Thursday, November 23, 2006

Health and safety inspections

Inspections generally involve looking for physical evidence of how well health and safety is being managed. A general inspection of a premises is likely to involve people looking at the condition of premises, floors, passages, stairs, lighting, welfare and first aid facilities. These are all items that may considered to be low risk.

Inspections of higher risk items need to be more specific, and are often required by legislation. They include pressure vessels, lifting equipment, scaffolds, excavations and local exhaust ventilation.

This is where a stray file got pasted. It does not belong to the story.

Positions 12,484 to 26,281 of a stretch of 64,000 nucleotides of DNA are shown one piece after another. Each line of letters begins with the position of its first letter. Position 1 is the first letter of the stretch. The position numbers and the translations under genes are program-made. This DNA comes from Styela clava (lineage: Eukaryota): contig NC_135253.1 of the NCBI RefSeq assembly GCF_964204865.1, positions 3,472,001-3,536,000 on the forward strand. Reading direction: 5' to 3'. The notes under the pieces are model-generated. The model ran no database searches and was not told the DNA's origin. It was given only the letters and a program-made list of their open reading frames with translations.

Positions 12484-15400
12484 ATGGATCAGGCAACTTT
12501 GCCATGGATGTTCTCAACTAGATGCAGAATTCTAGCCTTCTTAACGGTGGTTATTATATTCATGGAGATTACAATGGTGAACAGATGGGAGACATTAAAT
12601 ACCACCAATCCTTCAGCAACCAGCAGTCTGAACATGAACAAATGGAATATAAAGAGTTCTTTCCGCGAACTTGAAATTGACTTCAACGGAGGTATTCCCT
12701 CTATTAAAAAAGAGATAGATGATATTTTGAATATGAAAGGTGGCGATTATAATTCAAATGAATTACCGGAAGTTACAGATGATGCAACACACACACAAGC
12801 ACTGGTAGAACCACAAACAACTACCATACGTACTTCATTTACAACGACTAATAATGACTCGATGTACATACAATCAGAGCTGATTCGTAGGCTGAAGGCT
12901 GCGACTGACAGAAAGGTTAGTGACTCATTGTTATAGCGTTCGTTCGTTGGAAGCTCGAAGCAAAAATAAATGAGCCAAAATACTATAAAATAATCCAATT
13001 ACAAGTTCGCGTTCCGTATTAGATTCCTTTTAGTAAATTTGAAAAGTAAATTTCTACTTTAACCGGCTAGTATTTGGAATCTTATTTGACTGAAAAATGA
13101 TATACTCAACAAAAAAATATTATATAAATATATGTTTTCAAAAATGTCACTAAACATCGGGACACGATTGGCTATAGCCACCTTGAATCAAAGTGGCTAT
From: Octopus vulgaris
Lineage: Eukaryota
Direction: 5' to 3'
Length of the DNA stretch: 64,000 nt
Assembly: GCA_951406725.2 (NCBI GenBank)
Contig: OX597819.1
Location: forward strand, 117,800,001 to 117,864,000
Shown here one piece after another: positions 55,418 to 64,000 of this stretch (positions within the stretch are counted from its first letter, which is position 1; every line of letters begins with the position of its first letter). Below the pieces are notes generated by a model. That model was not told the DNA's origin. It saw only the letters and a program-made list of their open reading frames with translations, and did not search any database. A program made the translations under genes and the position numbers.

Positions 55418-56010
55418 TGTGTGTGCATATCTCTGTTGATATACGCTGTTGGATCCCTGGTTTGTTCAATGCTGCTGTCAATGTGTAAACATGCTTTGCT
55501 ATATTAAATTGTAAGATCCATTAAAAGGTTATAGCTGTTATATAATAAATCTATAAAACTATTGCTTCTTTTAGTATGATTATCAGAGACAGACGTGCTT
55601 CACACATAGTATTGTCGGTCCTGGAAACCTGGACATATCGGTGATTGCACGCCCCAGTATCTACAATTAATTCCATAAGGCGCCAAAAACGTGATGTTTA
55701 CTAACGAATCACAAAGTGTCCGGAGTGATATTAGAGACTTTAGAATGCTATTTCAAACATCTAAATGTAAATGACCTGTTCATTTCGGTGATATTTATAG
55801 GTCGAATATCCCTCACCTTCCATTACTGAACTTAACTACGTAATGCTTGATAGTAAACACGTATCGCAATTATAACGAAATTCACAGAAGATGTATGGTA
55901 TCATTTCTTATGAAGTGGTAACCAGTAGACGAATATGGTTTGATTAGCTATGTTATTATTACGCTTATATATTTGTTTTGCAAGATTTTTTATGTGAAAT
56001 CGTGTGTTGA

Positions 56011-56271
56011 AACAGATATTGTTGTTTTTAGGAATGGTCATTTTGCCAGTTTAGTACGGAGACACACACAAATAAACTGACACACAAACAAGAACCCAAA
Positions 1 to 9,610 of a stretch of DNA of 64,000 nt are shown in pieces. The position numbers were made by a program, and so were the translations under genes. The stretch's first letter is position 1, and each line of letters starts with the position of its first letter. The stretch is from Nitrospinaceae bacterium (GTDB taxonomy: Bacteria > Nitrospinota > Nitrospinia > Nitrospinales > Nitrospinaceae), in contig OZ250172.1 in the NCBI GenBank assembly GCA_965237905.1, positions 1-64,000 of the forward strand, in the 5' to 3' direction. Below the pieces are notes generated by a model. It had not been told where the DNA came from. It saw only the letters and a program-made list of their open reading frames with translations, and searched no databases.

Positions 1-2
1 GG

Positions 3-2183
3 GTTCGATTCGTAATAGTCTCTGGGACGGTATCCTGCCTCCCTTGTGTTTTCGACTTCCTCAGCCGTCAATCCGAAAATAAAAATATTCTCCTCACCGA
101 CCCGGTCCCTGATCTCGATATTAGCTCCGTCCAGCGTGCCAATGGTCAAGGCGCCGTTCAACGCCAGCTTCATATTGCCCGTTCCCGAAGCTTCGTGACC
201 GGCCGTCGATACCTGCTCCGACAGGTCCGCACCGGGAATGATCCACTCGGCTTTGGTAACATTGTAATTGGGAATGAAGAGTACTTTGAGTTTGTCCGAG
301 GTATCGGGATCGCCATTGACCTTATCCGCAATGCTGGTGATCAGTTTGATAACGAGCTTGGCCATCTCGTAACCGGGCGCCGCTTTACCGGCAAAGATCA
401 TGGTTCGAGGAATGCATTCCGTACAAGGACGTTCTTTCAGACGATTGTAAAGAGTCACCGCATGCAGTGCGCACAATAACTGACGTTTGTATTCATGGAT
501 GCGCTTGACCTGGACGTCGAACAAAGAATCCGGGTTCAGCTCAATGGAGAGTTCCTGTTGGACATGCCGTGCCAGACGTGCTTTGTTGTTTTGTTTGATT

The people carrying out inspections need to be suitably competent, and will usually use some form of inspection checklist. To be effective, inspections need to be:

* Properly planned so that they are carried out at a suitable frequency and address the key risk issues
* Record suitable remedial actions
* Not be restricted to the specific items, but used as an opportunity to make general observations (e.g. house keeping and cleanliness)

Results of inspections need to be reviewed periodically to identify any common features and trends. Also, the frequency of inspection may need to be varied, depending on findings.

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